Ten of the best scientific images of the year from the Wellcome Image Awards

| 16 March 2015

Showcasing the best scientific pictures, the Wellcome Image Awards are about to tour the UK. Here are ten to look out for

A photo of a bright yellow spikey organism
© Maurizio De Angelis
Maurizio De Angelis, illustration of pollen grains being released from the anther of a flower in the Asteraceae family of flowering plants

One of the largest families of flowering plants, commonly referred to as the aster, daisy, sunflower, or composite family, the Asteraceae family includes herbs, shrubs, plants and some trees.

The flowers are composed of flower heads made up of many tiny flowers or florets. Members of the Asteraceae family have been used as a source of food and in herbal medicines all over the world.

A photo of a forensic view of a male human anatomy sitting in a chair
© Anthony Edwards
Anthony Edwards, Old model used in the teaching of Anatomy, Dublin

This anatomical model was about to be discarded as rubbish when the photographer decided to rescue it and take one last photograph to honour the service it provided to medical students in Trinity College Dublin.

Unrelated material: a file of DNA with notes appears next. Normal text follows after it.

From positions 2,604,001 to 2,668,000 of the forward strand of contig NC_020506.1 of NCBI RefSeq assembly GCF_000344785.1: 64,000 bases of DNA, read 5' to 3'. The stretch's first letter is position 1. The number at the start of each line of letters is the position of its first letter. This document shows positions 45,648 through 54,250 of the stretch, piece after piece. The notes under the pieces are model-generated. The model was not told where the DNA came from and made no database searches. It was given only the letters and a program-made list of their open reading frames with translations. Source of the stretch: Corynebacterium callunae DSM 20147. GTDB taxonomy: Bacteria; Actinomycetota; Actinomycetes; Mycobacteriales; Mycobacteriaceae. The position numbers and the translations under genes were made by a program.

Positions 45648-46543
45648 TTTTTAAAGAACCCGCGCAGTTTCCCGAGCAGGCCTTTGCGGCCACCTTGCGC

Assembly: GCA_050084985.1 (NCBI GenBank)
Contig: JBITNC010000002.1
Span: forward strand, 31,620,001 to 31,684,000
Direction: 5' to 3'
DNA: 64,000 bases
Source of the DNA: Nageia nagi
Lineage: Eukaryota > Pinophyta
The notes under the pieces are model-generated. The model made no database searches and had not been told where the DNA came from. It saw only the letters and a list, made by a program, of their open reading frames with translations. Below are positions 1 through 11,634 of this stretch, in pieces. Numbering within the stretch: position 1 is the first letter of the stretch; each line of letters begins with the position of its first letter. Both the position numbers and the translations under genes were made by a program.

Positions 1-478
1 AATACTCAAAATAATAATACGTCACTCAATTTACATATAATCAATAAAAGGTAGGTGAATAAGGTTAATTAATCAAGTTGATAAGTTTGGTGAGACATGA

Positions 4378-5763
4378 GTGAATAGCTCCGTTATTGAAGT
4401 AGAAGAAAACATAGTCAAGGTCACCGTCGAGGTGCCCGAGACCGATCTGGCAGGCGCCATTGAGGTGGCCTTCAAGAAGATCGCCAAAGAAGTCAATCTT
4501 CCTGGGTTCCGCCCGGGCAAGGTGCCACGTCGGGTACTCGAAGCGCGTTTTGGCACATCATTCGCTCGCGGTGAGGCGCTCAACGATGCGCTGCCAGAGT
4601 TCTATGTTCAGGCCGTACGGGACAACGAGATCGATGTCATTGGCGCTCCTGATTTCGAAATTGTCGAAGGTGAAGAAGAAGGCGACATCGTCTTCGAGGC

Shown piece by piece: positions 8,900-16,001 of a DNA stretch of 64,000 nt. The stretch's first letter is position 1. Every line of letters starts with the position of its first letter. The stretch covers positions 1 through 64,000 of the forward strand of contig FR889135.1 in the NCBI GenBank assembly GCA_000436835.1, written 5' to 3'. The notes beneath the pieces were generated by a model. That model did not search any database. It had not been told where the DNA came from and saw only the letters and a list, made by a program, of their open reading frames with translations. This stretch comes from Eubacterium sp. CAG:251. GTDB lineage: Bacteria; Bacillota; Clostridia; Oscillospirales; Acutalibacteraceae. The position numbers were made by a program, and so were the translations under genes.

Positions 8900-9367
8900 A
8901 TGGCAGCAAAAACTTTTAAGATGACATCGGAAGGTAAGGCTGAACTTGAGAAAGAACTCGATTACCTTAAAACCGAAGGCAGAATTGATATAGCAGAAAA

The photographer back-lit the model to provide a certain effect, making the model appear to be sleeping or taking a rest in a chair after a weary day.

A photo of a mountainously-shaped orange or yellow organism
© David Linstead
David Linstead, Cat tongue, cross section
Polarised light micrograph of a cross section of a cat tongue. This sample is from a vintage prepared slide between 1870 and 1905.

Blood vessels were injected with dye (iron or silver preparation; black) before fixing and sectioning the tissue in order to visualise the capillaries in the tissue. This was a newly developed technique at that time.

A photo of a lgith blue column against a black background
© Geraldine Thompson
Geraldine Thompson, Full paediatric sensory unit
An interactive multi-sensory unit designed to provide a distraction for anxious children undergoing painful hospital procedures.